In a candid conversation with FoodService India, American Whiskey Ambassador, Yangdup Lama shares his views on the various aspects of mixology and how India is a potential market for American Whiskeys.
How did you come into this profession and how long have you been tending bar?
I did my Hotel management from Kolkata in 1995 and then went on to join Hyatt Regency Hotel Delhi as an amateur bartender. The journey began from there. It’s been 22 years since I entered the bar.
What did it take to establish your reputation and identity?
Sheer hard work, passion and a little bit of luck. Great guidance by the seniors who trained and mentored me and good discipline helped to make it all possible.
What is it about this profession that makes you happy and feel fulfilled?
The fact that there is no end to whatever you choose to do in this field. Whether it is learning, researching, creating and, most importantly, meeting people from all walks of life and striking a great conversation over a good mix.
What’s it like being a mixologist? How does one go from being a bartender to being a mixologist?
Being a mixologist is fun and at the same time it’s challenging and complex and quite competitive but it all falls in place if you have a good foundation. It happens over a period of time. It is purely an experiential thing that comes as one keeps working and learning as time passes by. The important thing is to keep the fire alive within you and, like I said, a little bit of luck is very important.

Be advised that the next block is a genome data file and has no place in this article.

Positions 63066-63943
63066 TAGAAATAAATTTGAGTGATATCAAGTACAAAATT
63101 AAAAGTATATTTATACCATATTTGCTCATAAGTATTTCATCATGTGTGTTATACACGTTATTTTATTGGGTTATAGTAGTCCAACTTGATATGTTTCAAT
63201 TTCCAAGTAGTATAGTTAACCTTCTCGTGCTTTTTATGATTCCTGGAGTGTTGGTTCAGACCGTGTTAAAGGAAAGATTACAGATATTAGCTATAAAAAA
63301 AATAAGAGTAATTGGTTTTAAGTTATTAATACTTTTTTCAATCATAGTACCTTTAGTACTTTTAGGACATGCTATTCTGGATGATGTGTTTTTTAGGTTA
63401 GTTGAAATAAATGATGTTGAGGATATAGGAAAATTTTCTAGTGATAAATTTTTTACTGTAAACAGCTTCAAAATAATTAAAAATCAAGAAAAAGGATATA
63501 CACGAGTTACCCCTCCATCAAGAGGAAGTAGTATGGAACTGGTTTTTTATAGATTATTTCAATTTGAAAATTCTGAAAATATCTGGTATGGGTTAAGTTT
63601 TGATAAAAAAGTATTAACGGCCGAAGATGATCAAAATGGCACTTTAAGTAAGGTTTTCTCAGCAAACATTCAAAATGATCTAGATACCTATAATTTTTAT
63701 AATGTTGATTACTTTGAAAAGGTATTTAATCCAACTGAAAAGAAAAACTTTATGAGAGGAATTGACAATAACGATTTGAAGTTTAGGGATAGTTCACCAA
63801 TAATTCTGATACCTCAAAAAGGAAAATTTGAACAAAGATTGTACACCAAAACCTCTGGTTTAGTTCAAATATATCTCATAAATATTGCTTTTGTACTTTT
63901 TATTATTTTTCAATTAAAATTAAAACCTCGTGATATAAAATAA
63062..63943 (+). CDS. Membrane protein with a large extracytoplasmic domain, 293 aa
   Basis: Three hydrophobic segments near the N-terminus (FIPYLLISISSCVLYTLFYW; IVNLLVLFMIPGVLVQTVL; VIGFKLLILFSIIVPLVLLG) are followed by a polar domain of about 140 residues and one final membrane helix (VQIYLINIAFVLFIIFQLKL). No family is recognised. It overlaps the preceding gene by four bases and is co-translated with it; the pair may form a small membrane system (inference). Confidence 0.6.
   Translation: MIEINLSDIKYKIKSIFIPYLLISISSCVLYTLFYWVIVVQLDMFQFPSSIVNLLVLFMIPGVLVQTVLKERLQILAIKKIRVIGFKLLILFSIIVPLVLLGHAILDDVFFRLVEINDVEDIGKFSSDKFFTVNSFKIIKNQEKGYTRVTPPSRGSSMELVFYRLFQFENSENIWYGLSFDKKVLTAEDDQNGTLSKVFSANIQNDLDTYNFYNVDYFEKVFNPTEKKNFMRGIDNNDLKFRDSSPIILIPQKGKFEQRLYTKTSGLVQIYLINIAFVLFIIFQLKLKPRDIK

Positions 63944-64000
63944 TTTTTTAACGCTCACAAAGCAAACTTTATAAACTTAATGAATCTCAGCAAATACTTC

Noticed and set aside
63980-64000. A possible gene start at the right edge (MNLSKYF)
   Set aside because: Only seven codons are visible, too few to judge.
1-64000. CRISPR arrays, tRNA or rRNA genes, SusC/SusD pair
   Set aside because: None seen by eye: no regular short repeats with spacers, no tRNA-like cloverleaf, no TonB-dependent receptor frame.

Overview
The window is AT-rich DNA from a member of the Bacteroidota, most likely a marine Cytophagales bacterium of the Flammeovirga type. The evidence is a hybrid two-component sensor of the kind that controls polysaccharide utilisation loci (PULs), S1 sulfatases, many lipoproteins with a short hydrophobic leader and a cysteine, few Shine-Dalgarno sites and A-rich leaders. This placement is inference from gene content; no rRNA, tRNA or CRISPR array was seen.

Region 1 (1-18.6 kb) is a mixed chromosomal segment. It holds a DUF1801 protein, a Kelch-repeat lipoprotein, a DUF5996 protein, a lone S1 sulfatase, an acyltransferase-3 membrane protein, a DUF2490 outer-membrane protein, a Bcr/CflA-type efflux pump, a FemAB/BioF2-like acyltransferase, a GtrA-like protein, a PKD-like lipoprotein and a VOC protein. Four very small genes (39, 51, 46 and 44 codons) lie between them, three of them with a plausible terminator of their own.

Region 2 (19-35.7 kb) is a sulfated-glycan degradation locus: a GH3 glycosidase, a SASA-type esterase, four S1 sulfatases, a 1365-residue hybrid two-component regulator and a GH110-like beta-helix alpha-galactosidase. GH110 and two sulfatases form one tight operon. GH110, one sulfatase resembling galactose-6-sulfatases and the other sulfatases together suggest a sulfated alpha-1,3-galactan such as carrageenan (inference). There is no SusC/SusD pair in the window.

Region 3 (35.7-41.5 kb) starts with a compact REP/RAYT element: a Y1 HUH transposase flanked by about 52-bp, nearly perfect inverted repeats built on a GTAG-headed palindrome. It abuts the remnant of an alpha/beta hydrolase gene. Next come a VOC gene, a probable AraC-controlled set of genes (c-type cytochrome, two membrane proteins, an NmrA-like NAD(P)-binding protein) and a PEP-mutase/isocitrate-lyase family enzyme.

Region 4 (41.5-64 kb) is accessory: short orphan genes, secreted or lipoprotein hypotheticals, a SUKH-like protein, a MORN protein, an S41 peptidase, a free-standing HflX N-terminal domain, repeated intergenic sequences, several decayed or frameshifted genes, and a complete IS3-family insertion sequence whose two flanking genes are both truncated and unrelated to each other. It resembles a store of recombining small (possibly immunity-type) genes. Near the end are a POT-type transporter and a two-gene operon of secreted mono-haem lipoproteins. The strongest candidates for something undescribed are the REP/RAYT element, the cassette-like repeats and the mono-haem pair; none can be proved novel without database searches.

What are the ingredients you use in your cocktails? Do you have a certain philosophy when it comes to what you put in your drinks?
My key ingredient is ice. I always look toward good quality ice. If the ice is right, the drink is quite there. With good knowledge of ingredients, good ice, right technique and the right flavour balance, I think we are good to go.
Which new concepts, innovations and experiments you have tried out that have proven successful and popular?
Well, infusions have worked well for me. I love making infusions and at my bar we have a whole lot of them. Interestingly, most of my infusions call for bourbon or rum, unlike most other bartenders who stick to a lighter spirit.
In-house bitters and syrups too make most of my cocktails unique and, lastly, I love to combine spirits (for e.g. a dark rum with an aged whiskey, to incorporate different characters present in them) to make my creations.
What do you think makes one a good bartender and mixologist?
One needs to have a combination of everything from being knowledgeable to creative, technically sound, a people’s man with the right conversation skills (a story teller is always a good bartender). You need to have great speed and be well organised with the right body language and be a good listener. Another important aspect of bartending is discipline. Without discipline one would be directionless.
What is most challenging about what you do?
The most challenging thing about my profession is keeping in tune with the changing times. One has to be always aware of the new trends, innovations and experiments that is going around in bars across the globe. Last, but not least, being able to come out with solutions to non-availability of many spirits and ingredients and using the best of whatever he can get hold of and still come out successful with the final product.
What do you attribute the growing popularity of the premium Bourbons, Rye and Tennessee among discerning consumers in India?
These have tremendous growth potential amongst the Indian consumer, simply for their versatility to be consumed in whichever way one could. With the consumer getting more aware and having a much better evolved palate, American whiskey will certainly have its place in the Indian market. Also, the fact that the cocktail culture is taking off quite well in India. American whiskey, being an integral part of most classics, will certainly get a boost in the Indian market in the days to come.